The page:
BTW, the first debate was about domestic policies not foreign policies.
Benghazi came up in the second debate that covered foreign policies. Obama didn't want to go there when Romney brought up Benghazi and CNN's liberal Candy Crowely, moderator of the debate allowed her political ideology to interfere with her moderating of the debate and had to come to the defense of Obama when Obama was challenged.
For us who are well informed, we know that Crowely with in twenty minutes after the debate back tracked and said she was wrong. But the vast majority of the uninformed who watched the debate walked away thinking Romney was wrong when actually Romney was right and Crowely and Obama were wrong. The damage to Rommney was already done by a member of the liberal MSM.
And just two days before the election, the vast majority of the uninformed Obama voters were uninformed about this.
What President Obama really said in that '60 Minutes' interview about Benghazi |
November 05, 2012
Two days before the election, CBS posted additional portions of a Sept. 12 "60 Minutes" interview where President Obama seems to contradict himself on the Benghazi attack. As the Benghazi investigation gets more attention and focus, CBS is once again adding to the Benghazi timeline.
In the interview, according to the latest portions, Obama would not say whether he thought the attack was terrorism. Yet he would later emphasize at a presidential debate that in the Rose Garden the same day, he had declared the attack an act of terror.
That moment was one of the most intense exchanges in the second presidential debate. Romney was on the offensive on what conservatives believed was a serious vulnerability of Obama -- the handling of the Benghazi attack and what he called it from the beginning.
The town hall questioner asked, "Who was it that denied enhanced security and why?"
Obama did not provide a direct answer, but said: "When I say that we are going to find out exactly what happened, everybody will be held accountable, and I am ultimately responsible for what's taking place there, because these are my folks, and I'm the one who has to greet those coffins when they come home, you know that I mean what I say."
Romney pounced, saying, "There were many days that passed before we knew whether this was a spontaneous demonstration or actually whether it was a terrorist attack. And there was no demonstration involved. It was a terrorist attack, and it took a long time for that to be told to the American people."
On rebuttal, Obama seemed rehearsed, but indignant. "The day after the attack, Governor, I stood in the Rose Garden, and I told the American people and the world that we are going to find out exactly what happened, that this was an act of terror... And the suggestion that anybody in my team, whether the secretary of state, our U.N. ambassador, anybody on my team would play politics or mislead when we've lost four of our own, Governor, is offensive. That's not what we do. That's not what I do as president. That's not what I do as commander in chief."
Governor Romney walked forward and started questioning ...
ROMNEY: You said in the Rose Garden the day after the attack it was an act of terror. It was not a spontaneous demonstration.
OBAMA: Please proceed.
ROMNEY: Is that what you're saying?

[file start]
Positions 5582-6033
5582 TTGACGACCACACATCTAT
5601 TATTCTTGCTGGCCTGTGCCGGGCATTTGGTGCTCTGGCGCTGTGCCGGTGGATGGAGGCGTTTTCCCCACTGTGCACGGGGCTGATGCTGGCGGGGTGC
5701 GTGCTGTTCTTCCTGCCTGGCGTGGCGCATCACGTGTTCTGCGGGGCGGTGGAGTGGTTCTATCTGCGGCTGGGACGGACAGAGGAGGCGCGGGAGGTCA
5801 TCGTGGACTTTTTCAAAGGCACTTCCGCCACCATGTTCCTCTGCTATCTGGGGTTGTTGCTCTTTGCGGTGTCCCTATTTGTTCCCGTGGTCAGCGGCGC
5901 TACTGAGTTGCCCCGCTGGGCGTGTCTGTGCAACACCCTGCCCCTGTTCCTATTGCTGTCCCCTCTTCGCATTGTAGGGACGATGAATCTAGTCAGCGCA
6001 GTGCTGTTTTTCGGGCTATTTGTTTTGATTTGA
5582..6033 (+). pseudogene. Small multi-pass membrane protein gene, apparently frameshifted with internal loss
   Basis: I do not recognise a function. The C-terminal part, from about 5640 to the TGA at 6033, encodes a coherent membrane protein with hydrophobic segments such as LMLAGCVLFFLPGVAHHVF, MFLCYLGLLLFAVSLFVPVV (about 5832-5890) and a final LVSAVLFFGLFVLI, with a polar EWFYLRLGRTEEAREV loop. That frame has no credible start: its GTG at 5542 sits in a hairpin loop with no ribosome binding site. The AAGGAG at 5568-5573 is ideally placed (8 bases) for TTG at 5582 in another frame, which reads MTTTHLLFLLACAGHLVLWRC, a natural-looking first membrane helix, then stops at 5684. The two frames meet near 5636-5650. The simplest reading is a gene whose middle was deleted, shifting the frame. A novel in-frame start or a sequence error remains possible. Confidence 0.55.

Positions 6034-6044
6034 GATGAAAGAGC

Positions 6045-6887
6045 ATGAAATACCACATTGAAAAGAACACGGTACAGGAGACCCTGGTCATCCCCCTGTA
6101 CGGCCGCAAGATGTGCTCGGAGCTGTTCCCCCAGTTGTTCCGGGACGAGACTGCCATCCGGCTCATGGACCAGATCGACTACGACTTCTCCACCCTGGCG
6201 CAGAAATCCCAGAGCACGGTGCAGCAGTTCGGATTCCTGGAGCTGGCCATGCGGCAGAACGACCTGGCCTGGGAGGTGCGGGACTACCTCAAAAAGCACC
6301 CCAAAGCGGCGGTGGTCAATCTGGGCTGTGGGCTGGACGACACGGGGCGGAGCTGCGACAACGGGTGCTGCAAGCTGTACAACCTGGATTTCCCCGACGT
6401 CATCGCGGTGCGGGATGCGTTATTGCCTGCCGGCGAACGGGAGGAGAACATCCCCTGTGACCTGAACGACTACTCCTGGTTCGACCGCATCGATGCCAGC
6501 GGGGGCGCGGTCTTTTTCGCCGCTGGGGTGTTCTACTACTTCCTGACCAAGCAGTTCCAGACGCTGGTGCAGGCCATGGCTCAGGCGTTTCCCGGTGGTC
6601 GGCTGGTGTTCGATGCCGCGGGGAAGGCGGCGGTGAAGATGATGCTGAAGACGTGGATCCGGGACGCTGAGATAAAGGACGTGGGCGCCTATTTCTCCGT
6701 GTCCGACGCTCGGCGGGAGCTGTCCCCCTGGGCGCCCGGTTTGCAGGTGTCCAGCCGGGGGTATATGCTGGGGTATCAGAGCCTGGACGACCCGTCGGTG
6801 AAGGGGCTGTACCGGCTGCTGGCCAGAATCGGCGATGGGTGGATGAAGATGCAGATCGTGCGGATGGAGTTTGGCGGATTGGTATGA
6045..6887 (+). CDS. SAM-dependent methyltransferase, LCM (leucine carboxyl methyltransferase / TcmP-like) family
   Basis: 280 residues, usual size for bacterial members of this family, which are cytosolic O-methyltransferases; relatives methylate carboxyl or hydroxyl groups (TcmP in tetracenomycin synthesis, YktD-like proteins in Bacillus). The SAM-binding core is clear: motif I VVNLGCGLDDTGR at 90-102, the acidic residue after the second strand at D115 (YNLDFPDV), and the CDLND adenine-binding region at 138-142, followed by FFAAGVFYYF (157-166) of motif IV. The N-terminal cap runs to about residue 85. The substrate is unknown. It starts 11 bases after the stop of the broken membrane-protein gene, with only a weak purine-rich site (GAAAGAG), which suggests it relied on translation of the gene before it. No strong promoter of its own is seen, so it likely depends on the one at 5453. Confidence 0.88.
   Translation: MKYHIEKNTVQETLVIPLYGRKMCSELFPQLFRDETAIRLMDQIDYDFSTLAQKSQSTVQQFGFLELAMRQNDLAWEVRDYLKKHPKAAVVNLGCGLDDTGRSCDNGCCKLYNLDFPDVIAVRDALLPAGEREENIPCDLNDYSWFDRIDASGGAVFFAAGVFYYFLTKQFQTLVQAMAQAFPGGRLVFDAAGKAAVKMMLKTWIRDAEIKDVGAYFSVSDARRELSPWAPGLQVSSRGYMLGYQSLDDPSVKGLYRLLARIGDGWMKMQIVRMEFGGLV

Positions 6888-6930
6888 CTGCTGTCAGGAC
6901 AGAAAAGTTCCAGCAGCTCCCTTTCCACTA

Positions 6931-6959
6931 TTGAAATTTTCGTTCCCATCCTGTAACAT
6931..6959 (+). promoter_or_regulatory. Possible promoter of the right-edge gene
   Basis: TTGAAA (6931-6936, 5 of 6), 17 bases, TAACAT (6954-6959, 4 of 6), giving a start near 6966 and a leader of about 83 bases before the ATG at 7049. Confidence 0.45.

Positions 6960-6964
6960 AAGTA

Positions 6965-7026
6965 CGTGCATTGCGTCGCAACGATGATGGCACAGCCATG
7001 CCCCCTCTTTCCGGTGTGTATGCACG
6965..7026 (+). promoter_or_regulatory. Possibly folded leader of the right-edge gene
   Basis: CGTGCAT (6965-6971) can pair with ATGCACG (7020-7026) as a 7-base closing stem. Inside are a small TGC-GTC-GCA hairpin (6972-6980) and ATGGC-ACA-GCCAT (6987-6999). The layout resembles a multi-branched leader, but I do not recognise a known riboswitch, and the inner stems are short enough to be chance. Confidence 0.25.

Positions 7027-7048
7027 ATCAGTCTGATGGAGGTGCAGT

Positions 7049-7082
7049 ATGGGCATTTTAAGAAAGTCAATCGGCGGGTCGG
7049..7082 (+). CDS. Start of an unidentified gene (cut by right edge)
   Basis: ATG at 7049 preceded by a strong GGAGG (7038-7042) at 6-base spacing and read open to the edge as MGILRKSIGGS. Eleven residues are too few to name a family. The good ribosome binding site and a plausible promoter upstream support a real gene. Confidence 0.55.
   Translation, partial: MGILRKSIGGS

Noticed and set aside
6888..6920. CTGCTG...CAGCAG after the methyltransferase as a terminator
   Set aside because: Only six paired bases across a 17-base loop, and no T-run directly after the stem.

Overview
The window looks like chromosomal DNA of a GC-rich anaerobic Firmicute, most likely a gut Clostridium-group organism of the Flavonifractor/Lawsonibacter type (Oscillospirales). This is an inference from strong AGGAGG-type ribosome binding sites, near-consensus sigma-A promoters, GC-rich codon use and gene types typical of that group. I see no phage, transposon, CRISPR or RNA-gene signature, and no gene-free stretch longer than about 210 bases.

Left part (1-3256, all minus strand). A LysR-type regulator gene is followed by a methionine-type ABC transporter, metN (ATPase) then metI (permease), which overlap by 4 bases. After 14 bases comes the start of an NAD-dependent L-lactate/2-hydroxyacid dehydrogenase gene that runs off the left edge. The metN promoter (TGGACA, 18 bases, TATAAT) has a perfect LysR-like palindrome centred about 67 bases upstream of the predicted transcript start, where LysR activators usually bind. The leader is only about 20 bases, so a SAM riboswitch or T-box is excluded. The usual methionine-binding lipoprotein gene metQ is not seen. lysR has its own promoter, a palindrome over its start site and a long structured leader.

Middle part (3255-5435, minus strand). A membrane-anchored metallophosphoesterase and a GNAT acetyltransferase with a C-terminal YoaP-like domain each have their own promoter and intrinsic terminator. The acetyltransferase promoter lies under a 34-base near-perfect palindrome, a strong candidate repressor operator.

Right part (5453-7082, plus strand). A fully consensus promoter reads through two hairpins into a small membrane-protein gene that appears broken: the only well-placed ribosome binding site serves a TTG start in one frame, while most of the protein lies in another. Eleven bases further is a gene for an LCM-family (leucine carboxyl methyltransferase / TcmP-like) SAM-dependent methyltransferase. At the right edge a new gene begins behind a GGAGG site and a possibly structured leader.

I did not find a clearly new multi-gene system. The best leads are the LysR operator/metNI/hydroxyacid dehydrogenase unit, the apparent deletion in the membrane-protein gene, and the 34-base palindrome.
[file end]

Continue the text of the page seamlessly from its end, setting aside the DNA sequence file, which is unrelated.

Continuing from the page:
OBAMA: Please proceed, Governor.
ROMNEY: I want to make sure we get that for the record, because it took the president 14 days before he called the attack in Benghazi an act of terror.
OBAMA: Get the transcript.
CROWLEY: It -- he did in fact, sir. So let me -- let me call it an act of terrorism -- (inaudible) --
OBAMA: Can you say that a little louder, Candy? (Laughter, applause.)
CROWLEY: He did call it an act of terror. It did as well take -- it did as well take two weeks or so for the whole idea of there being a riot out there about this tape to come out. You are correct about that.
ROMNEY: This -- the administration -- the administration -- (applause) -- indicated that this was a -- a reaction to a -- to a video and was a spontaneous reaction.
CROWLEY: They did.
ROMNEY: It took them a long time to say this was a terrorist act by a terrorist group and -- and to suggest -- am I incorrect in that regard? On Sunday the -- your -- your secretary or --
Obama -- who had clearly won the moment (largely thanks to Candy Crowley) -- clearly wanted to move on from that victorious moment -- and quickly.
OBAMA: Candy --
ROMNEY: Excuse me. The ambassador to the United Nations went on the Sunday television shows and -- and spoke about how this was a spontaneous reaction.
OBAMA: Candy, I'm -- I'm happy to --
CROWLEY: President, let me -- I --
OBAMA: I'm happy to have a longer conversation about foreign policy.
CROWLEY: I know you -- absolutely. But I want -- I want to move you on.
OBAMA: OK, I'm happy to do that too.
CROWLEY: And also, people can go to the transcripts and --
OBAMA:I just want to make sure that --
CROWLEY: -- figure out what was said and when.
OBAMA:-- you know, all these wonderful folks are going to have a chance to get some -- their questions answered.
Now, we may know why. Soon after that debate exchange, CBS released a previously unseen clip of an interview "60 Minutes'" Steve Kroft did with Obama on Sept. 12 -- the day after the Benghazi attack.
The clip added to the previous sound that had been released and seemed to back up the president's claim that he was referring to the Benghazi attack as a terrorist act in the Rose Garden on Sept. 12. Here's what CBS put out Oct. 19, five weeks after the attack.
Continue reading, it gets better: What President Obama really said in that '60 Minutes' interview about Benghazi - Fox News